Aug 24, 2011

Board of Education backs governor's veto of pubcasting money in Florida

The Florida Board of Education, which has purview over public broadcasting, has made it official: For the first time in 35 years, the state will not provide funding for the 26 stations, "throwing the future of state-funded public broadcasting into question," according to a report from the Orlando Sentinel. The board approved a budget list in line with Gov. Rick Scott’s veto in May of $4.8 million the Legislature had previously provided to public broadcasting.

The Florida Public Broadcasting Service said in a statement to Current: “Florida’s public broadcasting stations make important contributions to education. Our children’s programs are standards-based and have proven value in getting kids ready for school. We train Voluntary Prekindergarten (VPK) providers and others who work in early childhood. And we provide PBS education resources to classrooms across the state. All for free. Several Board of Education members did not know that, and expressed interest in learning more. We hope that, as Board members and legislators gain a better understanding of our educational services, they’ll see the value in state funding for public broadcasting.”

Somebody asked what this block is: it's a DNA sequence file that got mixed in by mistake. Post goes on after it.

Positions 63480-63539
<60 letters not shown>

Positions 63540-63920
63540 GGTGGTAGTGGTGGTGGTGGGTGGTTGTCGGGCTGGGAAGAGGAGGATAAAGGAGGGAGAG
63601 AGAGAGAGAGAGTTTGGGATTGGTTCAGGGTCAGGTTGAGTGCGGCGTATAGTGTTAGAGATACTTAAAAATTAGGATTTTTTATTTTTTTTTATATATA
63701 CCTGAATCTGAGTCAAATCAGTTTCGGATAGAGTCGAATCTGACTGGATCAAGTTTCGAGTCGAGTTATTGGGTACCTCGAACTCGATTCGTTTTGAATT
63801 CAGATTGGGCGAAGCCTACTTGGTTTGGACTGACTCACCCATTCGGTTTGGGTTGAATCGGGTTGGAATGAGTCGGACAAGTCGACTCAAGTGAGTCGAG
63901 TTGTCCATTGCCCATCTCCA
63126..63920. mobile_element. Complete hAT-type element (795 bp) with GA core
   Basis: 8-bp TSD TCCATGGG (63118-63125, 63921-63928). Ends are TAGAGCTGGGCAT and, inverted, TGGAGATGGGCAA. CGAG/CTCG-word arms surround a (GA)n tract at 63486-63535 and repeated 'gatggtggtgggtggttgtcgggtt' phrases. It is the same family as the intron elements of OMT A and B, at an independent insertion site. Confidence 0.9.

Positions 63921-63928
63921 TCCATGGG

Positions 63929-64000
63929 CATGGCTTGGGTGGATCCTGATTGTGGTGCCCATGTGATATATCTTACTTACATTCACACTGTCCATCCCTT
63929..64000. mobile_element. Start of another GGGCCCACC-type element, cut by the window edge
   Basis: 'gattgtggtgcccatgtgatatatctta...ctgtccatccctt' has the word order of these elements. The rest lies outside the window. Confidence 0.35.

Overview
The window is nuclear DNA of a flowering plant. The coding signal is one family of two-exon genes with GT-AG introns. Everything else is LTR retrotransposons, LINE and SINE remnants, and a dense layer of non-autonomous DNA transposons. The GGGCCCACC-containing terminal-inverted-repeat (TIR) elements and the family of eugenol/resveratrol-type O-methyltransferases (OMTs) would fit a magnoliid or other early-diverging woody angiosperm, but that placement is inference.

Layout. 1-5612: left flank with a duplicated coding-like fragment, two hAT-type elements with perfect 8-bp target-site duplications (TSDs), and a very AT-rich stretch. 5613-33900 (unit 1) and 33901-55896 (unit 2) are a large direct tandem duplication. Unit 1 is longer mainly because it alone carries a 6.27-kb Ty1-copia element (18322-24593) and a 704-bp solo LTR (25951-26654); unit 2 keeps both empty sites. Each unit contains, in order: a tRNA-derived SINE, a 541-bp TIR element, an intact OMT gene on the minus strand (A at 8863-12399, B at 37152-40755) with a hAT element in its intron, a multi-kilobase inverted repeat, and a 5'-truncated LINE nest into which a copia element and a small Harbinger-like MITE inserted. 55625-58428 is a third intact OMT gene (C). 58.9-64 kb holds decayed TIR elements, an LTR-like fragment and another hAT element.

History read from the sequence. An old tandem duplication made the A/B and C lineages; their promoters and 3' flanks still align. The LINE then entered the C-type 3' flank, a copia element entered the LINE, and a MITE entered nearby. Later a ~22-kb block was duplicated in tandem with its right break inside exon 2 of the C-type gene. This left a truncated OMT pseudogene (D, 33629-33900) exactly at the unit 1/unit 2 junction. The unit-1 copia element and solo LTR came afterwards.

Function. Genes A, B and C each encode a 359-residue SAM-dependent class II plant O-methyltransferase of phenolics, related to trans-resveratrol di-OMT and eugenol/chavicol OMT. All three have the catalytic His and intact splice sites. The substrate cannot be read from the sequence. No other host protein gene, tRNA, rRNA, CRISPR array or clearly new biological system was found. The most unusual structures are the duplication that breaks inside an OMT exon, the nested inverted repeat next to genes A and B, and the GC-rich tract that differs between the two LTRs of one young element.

A crazy news cycle, captured in Carvin's tweets and storified by MediaShift

Andy Carvin's epic weekend of tweeting the Libyan revolution inspired MediaShift to storify a day in the life of NPR's star Tweeter. The chosen day, Aug. 23, turned out to be an extraordinary news cycle. Carvin was following Libyan rebels' takeover of Moammar Gaddafi’s compound in Tripoli and the plight of western journalists being held in the nearby Rixos Hotel, then reacted with shock as a 5.9 magnitude earthquake rocked his home outside Washington, D.C.

News collaborations enable "many voices" in pubcasting, Kerger says

The second speaker in ITVS's short-video series on the future of public media is PBS President Paula Kerger, who calls this a "profoundly interesting" time for pubmedia, especially with all the collaborations taking place. "Being able to leverage journalism from multiple places is really, I think, an exciting development for public media," she says, "because it enables many voices and many stories to be told but also the talents of a diverse range of reporters than can bring stories forward."